Music: The rising stars appearing at TRNSMT festival

Indie rockers Sundara Karma
Indie rockers Sundara Karma
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Big name acts aboud at TRNSMT at Glasgow Green, but the event also ofers a platform for up-and-coming talent, writes Fiona Shepherd

While T in the Park takes a much-needed breather this year, its organizers have curated an urban non-camping festival with a slightly more leftfield line-up, shying away from the pop, R&B and superstar DJs which have come to define T in recent times. Having said that, all three main stage headliners – Radiohead, Kasabian and Biffy Clyro – are T veterans, and the likes of Rag’n’Bone Man and The 1975 would likely have received an invitation to Strathallan Castle if it wasn’t lying down in a darkened room this summer.

The Van T's are appearing at the TRNSMT festival in Glasgow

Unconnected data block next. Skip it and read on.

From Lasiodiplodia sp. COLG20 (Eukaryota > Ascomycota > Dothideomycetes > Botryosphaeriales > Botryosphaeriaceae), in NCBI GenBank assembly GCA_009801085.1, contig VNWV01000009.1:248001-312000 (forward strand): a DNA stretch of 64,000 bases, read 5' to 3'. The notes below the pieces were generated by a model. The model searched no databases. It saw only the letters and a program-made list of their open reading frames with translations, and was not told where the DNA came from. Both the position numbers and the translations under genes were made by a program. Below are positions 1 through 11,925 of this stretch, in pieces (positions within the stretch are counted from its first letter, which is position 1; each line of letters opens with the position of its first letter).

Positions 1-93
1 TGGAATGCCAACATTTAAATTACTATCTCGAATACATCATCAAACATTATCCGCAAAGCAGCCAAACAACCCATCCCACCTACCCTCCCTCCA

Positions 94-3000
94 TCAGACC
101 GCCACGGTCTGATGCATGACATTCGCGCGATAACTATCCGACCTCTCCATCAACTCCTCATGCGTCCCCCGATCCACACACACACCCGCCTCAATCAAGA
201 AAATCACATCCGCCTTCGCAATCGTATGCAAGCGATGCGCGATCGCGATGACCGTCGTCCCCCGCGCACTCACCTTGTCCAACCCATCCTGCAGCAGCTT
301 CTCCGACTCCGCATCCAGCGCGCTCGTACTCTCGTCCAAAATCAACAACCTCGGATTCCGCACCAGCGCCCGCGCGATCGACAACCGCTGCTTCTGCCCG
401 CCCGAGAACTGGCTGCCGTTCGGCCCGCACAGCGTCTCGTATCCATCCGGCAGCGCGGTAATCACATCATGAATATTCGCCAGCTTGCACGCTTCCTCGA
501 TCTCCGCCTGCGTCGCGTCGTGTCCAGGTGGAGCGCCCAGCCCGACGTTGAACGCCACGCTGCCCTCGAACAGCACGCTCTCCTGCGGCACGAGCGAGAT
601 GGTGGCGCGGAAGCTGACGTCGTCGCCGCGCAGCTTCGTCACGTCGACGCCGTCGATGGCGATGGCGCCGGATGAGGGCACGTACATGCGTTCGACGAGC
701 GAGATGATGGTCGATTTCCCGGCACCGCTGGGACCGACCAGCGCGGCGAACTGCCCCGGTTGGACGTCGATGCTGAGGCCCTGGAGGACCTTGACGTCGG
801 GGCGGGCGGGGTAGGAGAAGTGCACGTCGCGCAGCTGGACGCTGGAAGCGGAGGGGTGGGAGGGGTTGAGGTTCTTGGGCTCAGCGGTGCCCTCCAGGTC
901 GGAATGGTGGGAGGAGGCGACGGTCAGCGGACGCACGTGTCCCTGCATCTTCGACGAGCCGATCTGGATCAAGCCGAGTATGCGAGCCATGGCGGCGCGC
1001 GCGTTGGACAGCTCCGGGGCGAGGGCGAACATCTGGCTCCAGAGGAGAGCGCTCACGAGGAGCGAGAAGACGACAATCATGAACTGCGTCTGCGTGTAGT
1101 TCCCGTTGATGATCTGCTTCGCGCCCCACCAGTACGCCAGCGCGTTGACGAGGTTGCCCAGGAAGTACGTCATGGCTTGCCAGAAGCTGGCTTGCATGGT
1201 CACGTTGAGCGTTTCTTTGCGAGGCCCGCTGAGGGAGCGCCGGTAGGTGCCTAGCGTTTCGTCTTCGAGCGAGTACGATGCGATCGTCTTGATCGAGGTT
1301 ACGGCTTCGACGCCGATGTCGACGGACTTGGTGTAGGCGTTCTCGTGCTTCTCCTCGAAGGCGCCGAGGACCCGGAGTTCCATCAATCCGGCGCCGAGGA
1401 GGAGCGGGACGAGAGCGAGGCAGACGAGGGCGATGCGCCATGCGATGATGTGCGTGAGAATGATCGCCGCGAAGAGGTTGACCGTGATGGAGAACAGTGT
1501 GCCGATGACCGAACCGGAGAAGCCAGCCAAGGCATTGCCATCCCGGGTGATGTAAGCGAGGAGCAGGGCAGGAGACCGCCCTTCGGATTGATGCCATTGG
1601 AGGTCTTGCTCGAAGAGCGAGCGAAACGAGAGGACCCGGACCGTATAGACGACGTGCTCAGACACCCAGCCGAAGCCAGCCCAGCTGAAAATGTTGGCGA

The Van T's are appearing at the TRNSMT festival in Glasgow

TRNSMT is more of a boutique offering but still manages to fit three smaller stages around its Glasgow Green site. The King Tut’s Stage carries the torch for T’s long-serving King Tut’s Tent, the Jack Rocks Stage provides a showcase for a variety of local and grassroots acts and Smirnoff House is happy to cater for your electronica and dance needs. Here is our pick of the acts to check out around the fringes of the site.

Declan McKenna: Boys with guitars at festivals – who’d have thought it? However, this precocious 18-year-old is something of a tonic to the braying busker boys clogging up the charts, falling somewhere between Jake Bugg’s retro troubadour schtick and Ezra Furman’s low-slung gonzo rock’n’roll approach on the freewheeling likes of The Kids Don’t Wanna Come Home. McKenna has festival previous, having won Glastonbury’s Emerging Talent competition two years ago. His debut album What Do You Think About The Car? is out later this month.

King Tut’s Stage, Sunday 9 July

Lewis Capaldi: This young Bathgate singer-songwriter, who tested his chops on Scotland’s Hit the Road touring initiative, first headlined King Tut’s in May last year and sold out the venue this January. There are definite parallels with a certain other provincial pop star of Scots-Italian heritage in his accented delivery of current Spotify hit Bruises but otherwise Capaldi fits neatly into the current tradition for mildly angsty minstrelsy. Bruises is a clean-cut production with a raspy spirit straining to get out.